The impact Chic Henry had on the Aussie car scene is immeasurable, and the ripples will be felt for many years to come.
The Street Machine Summernats he founded has touched the lives of hundreds of thousands of people over the years – whether they’re looking for a wild party, inspiration or a sense of community.
The event has helped shape and encourage the modfied car industry to a highly significant degree and today it continues to spread the gospel of good times in cars across the country, with regional events that have been born out of it – including Red CentreNATS and Rockynats.
There are a million stories about Chic – here are just 10 of them.
Did Chic invent the shagging wagon? Maybe not in the full ’70s sense, but Chic reckons he was ahead of his time in the van stakes:
“My army mate Kevin Burrows and I bought this Morris Messenger van in 1964 to take us to and from the beaches we surfed at when we were apprentices at Balcombe in Victoria.
“We called it The Machine. We painted it in blue, my mum made some black satin curtains for it and we fitted a double bed inner spring mattress in the back for beach side luxury.”
Chic’s first real street machine was a hot EH Holden, followed by a fast VE Valiant and then a ’57 Chev. But he met the real love of his automotive life in 1978 – his 1962 Chevrolet Impala Super Sport.
Chic stuck with the Chev for the rest of his life and while it went through a few different mechanical interations – including a brief time with the blown rat out of Wayne Barbour’s Corvette – the Impala remained essentially as we featured it in the April/May 1982 issue of SM.
Chic continued to cruise in the car in the final months of his life, including local car club meets and as the ultimate school formal carriage.
It was Chic’s role as National Director of the Australian Street Machine Federation (AMSF) that eventually led to him found the Summernats in 1988, but Chic’s first car club was the Broadway Knights – named after a Brisbane pub where the members used to gather.
While it is well known Chic began his working life in the Australian Army as a blacksmith, it is less known that he did seven years in the funeral industry:
“I was the maintenance mechanic for a funeral director, and as well as keeping all his vehicles running, I’d go out on the road as a funeral director. I once got the LTD hearse off the clock at way over 120mph, fortunately there wasn’t a deceased person in the back.”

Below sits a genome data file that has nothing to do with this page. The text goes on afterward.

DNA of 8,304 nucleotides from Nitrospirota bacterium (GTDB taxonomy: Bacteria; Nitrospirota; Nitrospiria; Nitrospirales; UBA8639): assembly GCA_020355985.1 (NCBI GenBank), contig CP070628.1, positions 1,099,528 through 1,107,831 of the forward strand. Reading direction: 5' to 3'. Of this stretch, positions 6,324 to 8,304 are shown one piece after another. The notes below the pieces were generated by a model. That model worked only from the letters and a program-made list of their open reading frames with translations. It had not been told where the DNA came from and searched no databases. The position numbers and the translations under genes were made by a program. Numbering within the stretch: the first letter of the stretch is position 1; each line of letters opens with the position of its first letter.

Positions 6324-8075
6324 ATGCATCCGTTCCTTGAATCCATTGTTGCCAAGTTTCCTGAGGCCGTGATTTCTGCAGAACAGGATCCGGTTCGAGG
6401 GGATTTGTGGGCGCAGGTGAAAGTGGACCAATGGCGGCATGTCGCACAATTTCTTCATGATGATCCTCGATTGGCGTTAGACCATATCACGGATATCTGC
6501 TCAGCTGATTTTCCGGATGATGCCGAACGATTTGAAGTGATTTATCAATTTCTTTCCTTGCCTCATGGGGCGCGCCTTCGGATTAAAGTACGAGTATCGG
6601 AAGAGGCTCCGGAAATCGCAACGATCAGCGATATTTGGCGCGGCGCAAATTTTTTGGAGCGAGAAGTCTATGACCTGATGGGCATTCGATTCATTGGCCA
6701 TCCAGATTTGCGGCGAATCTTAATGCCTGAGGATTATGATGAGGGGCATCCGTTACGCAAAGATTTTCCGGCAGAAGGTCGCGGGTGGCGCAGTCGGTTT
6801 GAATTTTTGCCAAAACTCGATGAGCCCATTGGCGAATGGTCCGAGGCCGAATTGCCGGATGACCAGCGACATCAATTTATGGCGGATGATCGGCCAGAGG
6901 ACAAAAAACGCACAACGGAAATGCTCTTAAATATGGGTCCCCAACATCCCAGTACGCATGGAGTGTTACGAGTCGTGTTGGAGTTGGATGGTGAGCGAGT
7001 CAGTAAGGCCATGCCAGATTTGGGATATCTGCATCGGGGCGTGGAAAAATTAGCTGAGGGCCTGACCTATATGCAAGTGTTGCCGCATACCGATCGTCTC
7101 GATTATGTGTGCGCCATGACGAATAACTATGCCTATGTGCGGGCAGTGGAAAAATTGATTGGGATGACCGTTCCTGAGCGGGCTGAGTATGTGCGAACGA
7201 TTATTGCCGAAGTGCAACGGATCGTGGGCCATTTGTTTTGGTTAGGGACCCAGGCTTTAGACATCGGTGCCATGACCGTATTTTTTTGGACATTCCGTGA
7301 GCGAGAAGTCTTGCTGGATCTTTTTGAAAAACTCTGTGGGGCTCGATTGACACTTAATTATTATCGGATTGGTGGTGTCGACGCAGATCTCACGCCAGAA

While Summernats is ultimately about cars and their drivers, Chic also knew it was about entertainment and put masses of his energy and resources into delivering show-stopping special features each year. Stuntman Lawrence Legend was one of his favourite co-conspirators.
Rob Zahabi is best-known as one of Australia’s top car builders via his Rides by Kam business, but did you know that Chic was instrumental in helping Rob build his fledgling Canberra-based import business many years ago?
“Chic invited me to a meeting and when I got there, there were a bunch of movers and shakers there. He didn’t know me at all, he just saw some potential in me and decided to help me out. Incredible,” Rob told us.
Street Machine‘s roots with Chic go deep, back to our founding editor Geoff Paradise, who was a close confidant in the early days. His successor, Phil Scott, took things to the next level, and was instrumental in helping Chic get Summernats off the ground by bankrolling the burnout pad.
Not to put to finer point on it, but one of Chic’s most defining features was the oversized set of kahunas he carried around with him. How else do you explain the audacity needed to fly the world’s best Pro Street car halfway around the world for an brand-new event?
Not only did Chic manage to convince Rick Dobbertin to fly his already-legendary J2000 to Australia for Summernats #1, he managed to pay for it and get the Pontiac home unscathed.
Aside from his Impala, Chic’s most enduring automotive love was his FASTFUN Camaro. Orginally decked out with wild jellybean graphics, the car copped a couple of different colour schemes over the years.
The final look was prompted by a fire on the Summernats burnout pad – with wife Debra on board!
“That was the first and last time Debra rode shotgun on the burnout pad,” said Chic.
The most memorable thing about Chic for me, was his personable and warm way with people from all walks of life, be they a stranger on the street or one of the world’s best car builders. An amazing quality that will be much-missed.